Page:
Not Exactly a Bullet

Via Kevin Drum, I noticed an L.A. Times update on the latest delay in the construction schedule for the California “bullet train” project, supposedly kick-started by the award of federal stimulus funds back in 2010, and which remains a priority for Gov. Jerry Brown:

In early 2012, state officials said construction would begin that year. Early this year, officials adjusted their sights, saying they would begin building the massive new transportation network in the spring, later announcing the groundbreaking would take place in July.

Now, it appears that serious construction may not begin this year, and could be delayed into 2014.

Factors contributing to the sluggish start include delays in getting a construction company under contract and lack of key federal permits.

If you read the whole article, you can see how complicated the construction company selection and permitting obstacles actually are, and then there’s the land acquisition problem, and the likelihood of rising costs if the economy continues to rebound, and oh yeah: the fact that from farmers in the Central Valley to environmentalists on the Coast to those promoting rival fiscal priorities everywhere, opposition to the train or to the proposed routes makes this a toxic political issue. And as Kevin points out, the current drama is over a single 29-mile segment running north of Fresno to Madera.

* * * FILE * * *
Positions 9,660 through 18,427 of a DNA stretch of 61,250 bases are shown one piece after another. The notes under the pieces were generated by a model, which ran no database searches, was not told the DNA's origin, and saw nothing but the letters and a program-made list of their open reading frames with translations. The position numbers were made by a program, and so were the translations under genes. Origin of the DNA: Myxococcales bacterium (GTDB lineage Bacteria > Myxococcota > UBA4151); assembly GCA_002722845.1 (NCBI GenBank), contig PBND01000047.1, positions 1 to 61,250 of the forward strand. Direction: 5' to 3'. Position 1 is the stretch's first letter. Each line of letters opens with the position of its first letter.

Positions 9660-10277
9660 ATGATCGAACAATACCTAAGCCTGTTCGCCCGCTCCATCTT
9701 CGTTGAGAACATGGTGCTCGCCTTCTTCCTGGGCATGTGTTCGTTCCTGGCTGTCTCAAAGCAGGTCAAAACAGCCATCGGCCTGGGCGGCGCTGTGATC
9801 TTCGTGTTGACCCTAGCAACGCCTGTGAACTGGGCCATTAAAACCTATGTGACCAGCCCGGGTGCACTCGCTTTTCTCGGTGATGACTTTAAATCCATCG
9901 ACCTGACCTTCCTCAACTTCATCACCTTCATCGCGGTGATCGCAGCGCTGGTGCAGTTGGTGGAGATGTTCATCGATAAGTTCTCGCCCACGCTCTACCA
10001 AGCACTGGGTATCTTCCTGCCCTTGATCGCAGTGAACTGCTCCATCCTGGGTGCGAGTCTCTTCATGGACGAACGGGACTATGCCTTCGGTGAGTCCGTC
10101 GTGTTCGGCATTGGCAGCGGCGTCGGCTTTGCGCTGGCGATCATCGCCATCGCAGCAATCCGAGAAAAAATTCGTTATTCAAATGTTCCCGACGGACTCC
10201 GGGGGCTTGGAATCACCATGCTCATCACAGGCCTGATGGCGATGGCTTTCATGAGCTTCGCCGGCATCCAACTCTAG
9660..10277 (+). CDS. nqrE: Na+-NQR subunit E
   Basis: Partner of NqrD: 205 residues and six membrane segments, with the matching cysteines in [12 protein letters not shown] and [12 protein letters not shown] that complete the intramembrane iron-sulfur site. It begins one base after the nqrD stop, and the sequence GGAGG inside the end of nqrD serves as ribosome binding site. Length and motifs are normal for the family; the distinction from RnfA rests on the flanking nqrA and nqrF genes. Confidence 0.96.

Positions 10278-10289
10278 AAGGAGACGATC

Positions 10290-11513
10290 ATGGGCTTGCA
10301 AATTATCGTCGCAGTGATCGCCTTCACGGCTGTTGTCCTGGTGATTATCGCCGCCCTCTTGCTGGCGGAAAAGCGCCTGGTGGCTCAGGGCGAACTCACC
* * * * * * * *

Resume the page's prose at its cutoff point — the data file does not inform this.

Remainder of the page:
Some local chamber of commerce types think the train could represent the economic salvation of the deeply troubled San Joaquin Valley, and others imagine housing costs could be brought down in Los Angeles and the Bay by making Bakersfield and Gilroy (respectively) commuter towns, which would be quite the cultural transformation. But although I would never underestimate Jerry Brown, it’s hard to imagine this Spruce Goose of an infrastructure project ever taking full flight.

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Ed Kilgore

Ed Kilgore, a Monthly contributing editor, is a columnist for the Daily Intelligencer, New York magazine’s politics blog, and the managing editor for the Democratic Strategist.